Chalupa’s silver-studded career
At 10h30 on Sunday 30 August 2009, the
men’s coxed pairs were in the starting
blocks at the World Rowing
Championships in Poznan, Poland. A hush
fell over the 12 rowers and six coxswains.
How many of them knew that this would
be the last race in the 28-year rowing
career of the stroke-man sitting in lane
three? How many of them knew that this
man, Vaclav Chalupa, was racing at his
16th World Championships? Or did they
know that he had seen six Olympic Games
and accumulated about 60,000km on the
water during his career?
Zdenek Pecka took over in 1989 and remained
Chalupa’s coach for the next 15 years.
helped bring him back season after season. “I love
the sport, I always had support from friends
and family and I always hoped that
I would win the gold,” says Chalupa.
Vaclav Chalupa competing at
the 2004 Rowing World Cup in
In 1984 Chalupa made the national team for the
first time and a year later competed at the World
Rowing Junior Championships.
By the time Chalupa competed at the Barcelona
Olympic Games in 1992 at age 24, he had already
raced at one Olympic Regatta and had three World
Championship silver medals in the single. On the
Banyoles regatta course, Chalupa took Olympic
silver behind the great Thomas Lange (GDR).
Chalupa values this medal above all others in his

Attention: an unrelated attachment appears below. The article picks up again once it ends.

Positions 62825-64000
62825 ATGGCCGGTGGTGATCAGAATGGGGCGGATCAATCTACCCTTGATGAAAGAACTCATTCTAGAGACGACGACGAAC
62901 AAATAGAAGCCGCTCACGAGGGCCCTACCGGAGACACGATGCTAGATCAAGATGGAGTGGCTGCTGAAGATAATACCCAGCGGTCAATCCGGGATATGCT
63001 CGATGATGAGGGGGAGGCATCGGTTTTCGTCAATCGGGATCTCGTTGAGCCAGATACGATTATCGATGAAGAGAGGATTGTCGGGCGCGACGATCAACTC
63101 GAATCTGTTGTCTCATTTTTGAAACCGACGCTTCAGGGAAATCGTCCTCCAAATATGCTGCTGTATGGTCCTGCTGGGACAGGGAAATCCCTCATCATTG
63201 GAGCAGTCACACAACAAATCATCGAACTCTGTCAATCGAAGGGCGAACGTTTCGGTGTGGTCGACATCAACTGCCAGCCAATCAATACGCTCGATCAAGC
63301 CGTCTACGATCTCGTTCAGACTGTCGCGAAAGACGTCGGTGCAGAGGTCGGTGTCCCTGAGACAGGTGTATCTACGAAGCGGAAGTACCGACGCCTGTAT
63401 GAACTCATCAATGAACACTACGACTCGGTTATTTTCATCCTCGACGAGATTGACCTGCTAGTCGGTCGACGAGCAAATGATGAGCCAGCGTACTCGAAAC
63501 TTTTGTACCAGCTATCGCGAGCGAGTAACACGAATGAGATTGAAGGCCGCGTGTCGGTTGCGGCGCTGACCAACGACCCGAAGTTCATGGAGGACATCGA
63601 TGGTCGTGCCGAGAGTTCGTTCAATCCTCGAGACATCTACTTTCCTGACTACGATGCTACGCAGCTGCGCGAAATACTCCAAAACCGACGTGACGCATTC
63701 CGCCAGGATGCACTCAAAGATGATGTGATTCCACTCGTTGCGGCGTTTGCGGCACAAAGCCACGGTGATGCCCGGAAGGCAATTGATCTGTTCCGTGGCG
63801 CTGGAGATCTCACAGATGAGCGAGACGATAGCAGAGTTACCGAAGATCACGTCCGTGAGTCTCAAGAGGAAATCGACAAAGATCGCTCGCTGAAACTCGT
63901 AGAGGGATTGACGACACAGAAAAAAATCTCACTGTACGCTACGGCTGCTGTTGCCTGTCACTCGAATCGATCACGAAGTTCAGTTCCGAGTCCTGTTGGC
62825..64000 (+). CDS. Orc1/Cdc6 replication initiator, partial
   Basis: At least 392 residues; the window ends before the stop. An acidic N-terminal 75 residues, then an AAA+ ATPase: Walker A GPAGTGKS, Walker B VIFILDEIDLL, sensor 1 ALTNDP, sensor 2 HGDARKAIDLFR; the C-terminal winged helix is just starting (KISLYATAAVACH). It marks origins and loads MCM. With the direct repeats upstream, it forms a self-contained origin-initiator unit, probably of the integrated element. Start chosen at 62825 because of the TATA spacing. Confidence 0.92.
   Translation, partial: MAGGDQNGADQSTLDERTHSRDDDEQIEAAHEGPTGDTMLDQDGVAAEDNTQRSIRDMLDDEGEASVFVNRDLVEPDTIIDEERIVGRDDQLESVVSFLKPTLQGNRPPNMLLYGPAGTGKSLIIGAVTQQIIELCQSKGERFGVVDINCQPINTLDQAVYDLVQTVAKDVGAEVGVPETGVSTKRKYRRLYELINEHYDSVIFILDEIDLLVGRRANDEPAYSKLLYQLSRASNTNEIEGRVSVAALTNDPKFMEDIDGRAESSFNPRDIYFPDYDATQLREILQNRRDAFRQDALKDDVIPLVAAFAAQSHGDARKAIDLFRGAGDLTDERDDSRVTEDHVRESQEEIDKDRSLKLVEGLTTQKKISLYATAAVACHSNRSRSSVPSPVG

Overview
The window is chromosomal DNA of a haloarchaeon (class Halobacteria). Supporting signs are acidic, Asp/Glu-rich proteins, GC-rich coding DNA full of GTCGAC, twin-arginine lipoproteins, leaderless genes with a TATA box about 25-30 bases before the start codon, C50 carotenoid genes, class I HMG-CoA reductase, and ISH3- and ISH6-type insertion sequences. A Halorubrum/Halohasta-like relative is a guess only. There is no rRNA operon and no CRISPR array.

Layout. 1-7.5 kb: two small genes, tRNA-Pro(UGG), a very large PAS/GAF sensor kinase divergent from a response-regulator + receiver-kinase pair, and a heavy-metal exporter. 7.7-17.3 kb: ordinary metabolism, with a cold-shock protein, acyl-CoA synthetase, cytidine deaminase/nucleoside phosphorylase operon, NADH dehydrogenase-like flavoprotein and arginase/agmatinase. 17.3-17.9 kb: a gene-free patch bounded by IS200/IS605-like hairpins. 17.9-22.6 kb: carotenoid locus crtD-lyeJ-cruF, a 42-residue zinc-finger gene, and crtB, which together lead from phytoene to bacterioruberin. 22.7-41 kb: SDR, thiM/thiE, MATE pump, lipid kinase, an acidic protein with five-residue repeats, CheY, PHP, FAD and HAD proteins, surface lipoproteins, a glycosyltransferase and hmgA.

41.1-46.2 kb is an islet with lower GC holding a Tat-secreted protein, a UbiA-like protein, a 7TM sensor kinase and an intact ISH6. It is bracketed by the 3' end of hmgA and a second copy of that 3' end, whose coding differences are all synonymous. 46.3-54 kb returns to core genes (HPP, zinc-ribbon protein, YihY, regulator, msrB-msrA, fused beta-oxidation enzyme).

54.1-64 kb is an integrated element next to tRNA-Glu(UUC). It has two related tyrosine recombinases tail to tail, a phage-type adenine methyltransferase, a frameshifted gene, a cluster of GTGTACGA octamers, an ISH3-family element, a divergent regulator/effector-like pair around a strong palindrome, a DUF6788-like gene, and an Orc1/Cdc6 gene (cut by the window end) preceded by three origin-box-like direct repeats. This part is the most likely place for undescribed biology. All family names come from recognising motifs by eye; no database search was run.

The closest Chalupa came to gold was
in 2001 at the Lucerne World Rowing
Championships. “I got bronze and
I was 0.7 of a second from gold
(behind Olaf Tufte and
Iztok Cop),” laments
At 10h37 Chalupa slumped over his oar. Head
down. He had rowed his last competitive stroke
and finished off his career in silver medal position
– a position he had seen far too many times.
Rowing continued to dominate Chalupa’s life
and in 1994 he bought a house with his wife and
newborn son Vaclav near Racice, where the Czech
national team training camps are based.
Vaclav Chalupa was born in Jindrichuv Hradec, a
small town in southern Czechoslovakia, 42 years
ago. His father, Vaclav Chalupa Sr., raced at the 1960
and 1964 Olympic Games. “I saw photographs of my
dad rowing,” says Chalupa, “although I never saw
him row. Then when I was 13 my dad re-established
the club in our town.” Chalupa’s rowing days had
begun, with his dad taking the role of coach before
Throughout Chalupa’s career he never missed a
World Rowing Championships and up until 2006
he made every final bar one (at the 2000 Olympics
he was ill and raced in the B-final).
In 2005, the now
beaten in the
single at the
Czech trials by
Synek held on
to the single >
© 2004 Jamie McDonald/Getty Images
Chalupa says his drive to continue rowing never
waivered and missing that elusive gold medal
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